Home News Updates Analysis of Minority status schools makes a case for doing away with their exemption from RTE Act

Analysis of Minority status schools makes a case for doing away with their exemption from RTE Act

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A NCPCR report published in March this year which analyses data from 23,487 minority schools across the country, says a little over 37% of total students in minority schools belong to these communities. The report got media attention recently and its findings are being debated. Speaking to Indian Express, NCPCR Chairperson Priyank Kanoongo said, “The aim of the study was to assess how the 93rd Amendment, which exempts minority institutions from the otherwise mandatory provisions of Right to Education, has affected children belonging to minority communities and whether there has been a gap.”

Among the major recommendations is “Need for appropriate steps to extend the provisions of RTE to minority educational institutions or make law with similar effect to ensure RTE of children studying in minority educational institutions.” This has been a demand ever since RTE Act was enacted and given the rate at which minority schools have grown all these years, there is merit in this recommendation as the exemption has been made as an escape route from the provisions of the RTE Act.

As per the report, when comparing the share of each state as a percent of total religious minority population with the share of each state as a percent of total religious minority schools in India, a high degree of variance is observed. The Christian community which makes up 11.54% of the total religious population, contributes to 71.96% share of the total religious minority schools of the country. On the other hand, the Muslim community despite contributing a share percentage of 69.18% to the religious minority population in the country, contributes only a paltry share of 22.75% to the religious minority schools.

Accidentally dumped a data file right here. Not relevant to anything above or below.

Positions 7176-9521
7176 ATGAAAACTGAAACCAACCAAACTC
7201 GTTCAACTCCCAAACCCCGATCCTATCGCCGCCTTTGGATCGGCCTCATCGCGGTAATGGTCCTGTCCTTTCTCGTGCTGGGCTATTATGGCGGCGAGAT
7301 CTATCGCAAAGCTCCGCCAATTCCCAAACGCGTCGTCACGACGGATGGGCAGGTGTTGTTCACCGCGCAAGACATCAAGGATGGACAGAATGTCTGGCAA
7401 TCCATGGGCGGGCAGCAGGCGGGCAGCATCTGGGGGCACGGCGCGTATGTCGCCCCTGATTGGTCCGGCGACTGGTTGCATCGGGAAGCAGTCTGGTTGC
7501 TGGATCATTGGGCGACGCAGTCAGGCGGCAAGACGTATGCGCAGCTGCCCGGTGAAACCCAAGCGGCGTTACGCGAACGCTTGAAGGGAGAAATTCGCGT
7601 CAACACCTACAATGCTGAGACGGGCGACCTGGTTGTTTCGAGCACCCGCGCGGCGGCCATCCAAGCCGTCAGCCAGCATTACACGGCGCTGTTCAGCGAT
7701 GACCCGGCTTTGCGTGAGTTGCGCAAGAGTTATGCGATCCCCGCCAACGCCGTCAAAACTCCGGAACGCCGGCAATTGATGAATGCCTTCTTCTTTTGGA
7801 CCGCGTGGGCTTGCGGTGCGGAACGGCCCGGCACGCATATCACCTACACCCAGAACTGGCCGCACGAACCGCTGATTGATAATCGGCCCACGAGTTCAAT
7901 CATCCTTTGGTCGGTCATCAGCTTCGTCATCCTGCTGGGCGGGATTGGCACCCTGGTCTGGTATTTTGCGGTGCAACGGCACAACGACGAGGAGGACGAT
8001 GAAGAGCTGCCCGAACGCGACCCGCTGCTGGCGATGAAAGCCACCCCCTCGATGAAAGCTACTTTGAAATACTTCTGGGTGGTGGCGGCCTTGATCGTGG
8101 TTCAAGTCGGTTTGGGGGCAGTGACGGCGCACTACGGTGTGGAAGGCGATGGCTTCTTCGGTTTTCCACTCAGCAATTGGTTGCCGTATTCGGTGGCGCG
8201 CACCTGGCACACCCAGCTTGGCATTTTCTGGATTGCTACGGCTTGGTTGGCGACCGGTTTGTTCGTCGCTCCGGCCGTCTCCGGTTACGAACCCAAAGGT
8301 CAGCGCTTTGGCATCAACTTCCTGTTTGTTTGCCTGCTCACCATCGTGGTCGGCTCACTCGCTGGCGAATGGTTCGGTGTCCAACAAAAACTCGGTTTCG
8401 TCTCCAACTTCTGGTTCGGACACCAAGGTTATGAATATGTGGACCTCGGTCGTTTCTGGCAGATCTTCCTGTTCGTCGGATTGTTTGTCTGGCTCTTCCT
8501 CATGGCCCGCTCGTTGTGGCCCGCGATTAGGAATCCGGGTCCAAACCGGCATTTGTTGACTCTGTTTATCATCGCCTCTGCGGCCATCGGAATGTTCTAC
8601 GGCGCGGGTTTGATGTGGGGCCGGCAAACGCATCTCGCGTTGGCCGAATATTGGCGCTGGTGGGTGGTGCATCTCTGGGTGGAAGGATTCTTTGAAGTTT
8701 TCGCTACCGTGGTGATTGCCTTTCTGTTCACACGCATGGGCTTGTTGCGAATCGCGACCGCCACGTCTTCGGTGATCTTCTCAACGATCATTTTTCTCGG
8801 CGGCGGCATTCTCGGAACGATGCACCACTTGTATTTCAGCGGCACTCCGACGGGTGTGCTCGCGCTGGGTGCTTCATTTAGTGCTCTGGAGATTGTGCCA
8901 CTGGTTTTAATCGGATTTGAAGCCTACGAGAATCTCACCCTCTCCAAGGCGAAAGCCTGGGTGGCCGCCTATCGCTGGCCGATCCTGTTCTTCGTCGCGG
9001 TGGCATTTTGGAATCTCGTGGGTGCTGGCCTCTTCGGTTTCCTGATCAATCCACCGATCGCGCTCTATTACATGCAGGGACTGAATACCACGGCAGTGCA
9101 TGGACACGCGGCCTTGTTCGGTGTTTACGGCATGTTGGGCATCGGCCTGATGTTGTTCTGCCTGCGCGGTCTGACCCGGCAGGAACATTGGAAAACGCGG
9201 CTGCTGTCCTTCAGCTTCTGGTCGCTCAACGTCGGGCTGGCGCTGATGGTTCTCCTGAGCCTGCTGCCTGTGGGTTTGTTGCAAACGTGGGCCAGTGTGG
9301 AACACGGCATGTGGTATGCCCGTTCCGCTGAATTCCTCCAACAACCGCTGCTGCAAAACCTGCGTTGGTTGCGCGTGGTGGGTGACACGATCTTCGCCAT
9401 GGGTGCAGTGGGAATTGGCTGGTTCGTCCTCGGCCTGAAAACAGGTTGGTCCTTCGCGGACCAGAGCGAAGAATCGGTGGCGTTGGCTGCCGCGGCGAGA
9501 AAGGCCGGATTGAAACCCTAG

While considering the affiliation status of the schools, majority of the schools were affiliated, however a wide range of disparity was observed with 88.61% schools in Gujarat affiliated to a Board but only 13.64% schools affiliated to a Board in Rajasthan. States and UTs like Chandigarh, Chhattisgarh, Dadra & Nagar Haveli, Madhya Pradesh, Rajasthan, Tamil Nadu, West Bengal, Kerala, Jharkhand, Nagaland and Arunachal Pradeshhave 100% schools affiliated. 31.56% of minority schools were reported to be issued the Minority Status Certificate by the State/UT-level Competent Body mandated by the National Commission for Minority Educational Institutes (NCMEI).

The National-Level Body, NCMEI, itself issued Minority Status Certificate to 14.96% schools across states. However, certain private religious groups as well as other Government Bodies were found issuing it in a number of states and UTs like Bihar, Gujarat, Uttar Pradesh, Maharashtra, Madhya Pradesh, Jharkhand, Kerala, etc. Further, 85.33% minority schools secured their Minority Status Certificate from 2006 onwards. A sharp increase was observed in schools securing the Certificate post passage of the 93rd Amendment in 2006. It was found that 62.50% of students in minority schools belong to non-minority communities. In Andhra Pradesh, Jharkhand, Punjab, Chandigarh, Chhattisgarh, Daman & Diu, Dadra & Nagar Haveli, Delhi, Haryana, Madhya Pradesh, Puducherry, Rajasthan, Uttarakhand this percentage goes up to more than 70%.

In the absence of clear guidelines with regards to the minimum levels of enrollment of minority students, the minority schools are catering to only 7.95% of the minority children population in the states. In terms of community, the schools being run by the Muslim community have more than 75% of the student population belonging to the Muslim community. On the other hand, schools established by the Jain community have less than 20% of Jain student population, while schools belonging to Sikh, Buddhist, Parsi and Christian communities have less than 30% students of the respective minority community. Further, only 8.76% of total students in minority schools belong tosocially and economicallydisadvantaged background.